Matteo Maggiori is an Associate Professor of Economics at Harvard University. His research focuses on international macroeconomics and finance. His research topics have included the analysis of exchange rate dynamics, global capital flows, the international financial system, tax havens, bubbles, expectations, and very long-run discount rates. He is a research fellow at the National Bureau of Economic Research and a research affiliate at the Center for Economic Policy Research. He received multiple honors and awards including a Guggenheim Fellowship and a National Science Foundation CAREER grant.
Maggiori received his PhD from the University of California at Berkeley.
Brent Neiman is the Edward Eagle Brown Professor of Economics at Chicago Booth. He conducts research on international macroeconomics and trade and serves as the Director of the Initiative on International Economics at the Becker Friedman Institute, and a Research Associate at the National Bureau of Economic Research. He previously served as the staff economist for international finance on the White House Council of Economic Advisers and has worked at the Federal Reserve Bank of Chicago, at McKinsey and Company, and at the McKinsey Global Institute.
Neiman earned a Bachelor of Science in Economics and a Bachelor of Applied Science from the University of Pennsylvania in 1999. In 2000, he earned a master's degree in mathematical modeling from Oxford University, and he earned a PhD in economics from Harvard University in 2008. Neiman joined the Chicago Booth faculty in 2008.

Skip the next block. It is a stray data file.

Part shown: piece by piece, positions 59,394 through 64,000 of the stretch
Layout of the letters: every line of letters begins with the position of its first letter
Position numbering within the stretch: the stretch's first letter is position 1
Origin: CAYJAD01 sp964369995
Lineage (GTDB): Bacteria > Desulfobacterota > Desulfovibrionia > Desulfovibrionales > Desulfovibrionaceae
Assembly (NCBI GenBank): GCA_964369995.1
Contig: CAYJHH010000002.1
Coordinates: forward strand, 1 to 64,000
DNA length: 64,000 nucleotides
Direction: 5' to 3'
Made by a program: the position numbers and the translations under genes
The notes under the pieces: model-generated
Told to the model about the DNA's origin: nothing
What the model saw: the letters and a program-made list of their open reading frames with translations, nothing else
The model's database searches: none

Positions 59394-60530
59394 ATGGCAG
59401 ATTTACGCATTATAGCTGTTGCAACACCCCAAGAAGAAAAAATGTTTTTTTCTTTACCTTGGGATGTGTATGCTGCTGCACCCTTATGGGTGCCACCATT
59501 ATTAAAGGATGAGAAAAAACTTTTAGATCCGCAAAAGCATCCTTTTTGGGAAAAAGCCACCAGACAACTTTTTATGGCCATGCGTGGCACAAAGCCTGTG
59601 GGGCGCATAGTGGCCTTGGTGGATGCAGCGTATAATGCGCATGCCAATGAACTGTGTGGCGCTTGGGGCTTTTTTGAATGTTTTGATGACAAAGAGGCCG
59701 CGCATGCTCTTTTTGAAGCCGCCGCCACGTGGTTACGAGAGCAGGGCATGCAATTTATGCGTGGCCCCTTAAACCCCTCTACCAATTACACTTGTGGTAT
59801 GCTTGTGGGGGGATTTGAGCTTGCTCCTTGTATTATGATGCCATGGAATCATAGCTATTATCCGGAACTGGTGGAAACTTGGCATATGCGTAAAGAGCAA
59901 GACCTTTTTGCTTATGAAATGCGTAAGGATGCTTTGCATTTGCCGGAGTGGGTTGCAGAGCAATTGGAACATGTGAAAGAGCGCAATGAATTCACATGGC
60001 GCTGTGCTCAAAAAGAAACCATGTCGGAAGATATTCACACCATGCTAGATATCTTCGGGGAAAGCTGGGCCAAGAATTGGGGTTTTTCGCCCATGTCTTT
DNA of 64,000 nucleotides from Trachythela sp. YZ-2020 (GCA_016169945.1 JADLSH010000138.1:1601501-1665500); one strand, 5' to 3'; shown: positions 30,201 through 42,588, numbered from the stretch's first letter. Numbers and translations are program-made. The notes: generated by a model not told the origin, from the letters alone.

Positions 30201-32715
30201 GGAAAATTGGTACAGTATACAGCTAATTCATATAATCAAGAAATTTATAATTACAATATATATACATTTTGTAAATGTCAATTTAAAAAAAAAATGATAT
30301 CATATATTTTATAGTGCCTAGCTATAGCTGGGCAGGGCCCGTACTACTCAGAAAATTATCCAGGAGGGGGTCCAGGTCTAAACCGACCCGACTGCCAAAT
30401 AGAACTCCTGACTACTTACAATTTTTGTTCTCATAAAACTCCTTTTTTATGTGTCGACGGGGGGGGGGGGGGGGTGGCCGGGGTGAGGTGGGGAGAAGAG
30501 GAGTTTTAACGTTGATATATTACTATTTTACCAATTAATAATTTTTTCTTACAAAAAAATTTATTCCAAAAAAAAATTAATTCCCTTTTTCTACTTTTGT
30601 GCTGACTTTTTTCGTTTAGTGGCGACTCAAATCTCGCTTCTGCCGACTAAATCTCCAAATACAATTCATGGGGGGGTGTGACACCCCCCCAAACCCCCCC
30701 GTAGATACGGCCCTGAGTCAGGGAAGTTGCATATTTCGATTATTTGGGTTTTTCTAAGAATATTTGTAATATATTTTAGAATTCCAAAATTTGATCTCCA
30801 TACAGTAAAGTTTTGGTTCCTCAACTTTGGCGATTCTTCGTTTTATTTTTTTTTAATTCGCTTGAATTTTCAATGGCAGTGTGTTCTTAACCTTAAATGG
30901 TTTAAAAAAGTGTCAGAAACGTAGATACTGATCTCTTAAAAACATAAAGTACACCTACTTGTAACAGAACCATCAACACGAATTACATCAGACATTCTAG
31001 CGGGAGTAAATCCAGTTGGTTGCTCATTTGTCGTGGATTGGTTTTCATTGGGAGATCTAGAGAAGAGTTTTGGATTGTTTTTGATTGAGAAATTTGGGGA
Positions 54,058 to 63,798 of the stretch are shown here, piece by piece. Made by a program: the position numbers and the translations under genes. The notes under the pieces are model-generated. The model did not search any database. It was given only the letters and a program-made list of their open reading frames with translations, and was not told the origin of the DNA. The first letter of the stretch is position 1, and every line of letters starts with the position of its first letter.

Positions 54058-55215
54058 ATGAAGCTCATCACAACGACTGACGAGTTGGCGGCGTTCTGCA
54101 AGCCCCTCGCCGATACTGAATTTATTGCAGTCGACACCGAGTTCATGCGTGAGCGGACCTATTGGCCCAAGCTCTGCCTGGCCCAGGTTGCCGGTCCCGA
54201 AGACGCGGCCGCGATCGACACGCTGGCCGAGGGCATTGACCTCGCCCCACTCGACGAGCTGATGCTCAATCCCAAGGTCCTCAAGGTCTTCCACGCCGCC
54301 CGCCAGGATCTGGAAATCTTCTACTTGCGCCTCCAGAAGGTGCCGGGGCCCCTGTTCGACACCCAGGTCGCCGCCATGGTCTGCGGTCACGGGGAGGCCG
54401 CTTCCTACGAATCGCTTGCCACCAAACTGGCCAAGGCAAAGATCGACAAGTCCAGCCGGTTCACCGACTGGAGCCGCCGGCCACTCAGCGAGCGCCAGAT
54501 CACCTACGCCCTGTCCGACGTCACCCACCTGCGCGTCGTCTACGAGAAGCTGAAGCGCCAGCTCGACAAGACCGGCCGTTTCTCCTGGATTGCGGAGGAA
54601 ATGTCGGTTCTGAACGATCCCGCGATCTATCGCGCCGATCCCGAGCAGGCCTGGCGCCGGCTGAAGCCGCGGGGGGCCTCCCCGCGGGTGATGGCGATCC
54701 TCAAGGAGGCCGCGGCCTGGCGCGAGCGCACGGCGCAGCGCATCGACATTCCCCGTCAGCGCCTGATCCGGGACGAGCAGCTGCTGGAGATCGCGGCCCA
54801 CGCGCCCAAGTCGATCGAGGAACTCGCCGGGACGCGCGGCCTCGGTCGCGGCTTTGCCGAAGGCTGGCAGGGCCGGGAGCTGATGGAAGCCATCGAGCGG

Jesse Schreger is an Assistant Professor of macroeconomics in the Economics Division at Columbia Business School. His research is primarily on international finance and macroeconomics, focusing on sovereign debt and exchange rates. He is a faculty research fellow at the National Bureau of Economic Research. Prior to joining Columbia, he was an assistant professor at Harvard Business School and a post-doctoral fellow in the Department of Economics at Princeton University.
Schreger received his PhD in Political Economy and Government from Harvard University. His undergraduate degree in economics and international relations is from the University of Pennsylvania.
Antonio Coppola is a PhD candidate in Economics at Harvard University. His research is in international macroeconomics and finance. He received a Bachelor of Arts in Applied Mathematics summa cum laude from Harvard University in 2016. He has worked at Two Sigma Investments and Facebook.
Andrew Lilley is a PhD candidate in Business Economics at Harvard Business School, specializing in international finance and macroeconomics. Prior to commencing his studies, he worked as an interest rate strategist at UBS for four years. He graduated from the University of Sydney in 2011 with a Bachelor of Economics (Hons.).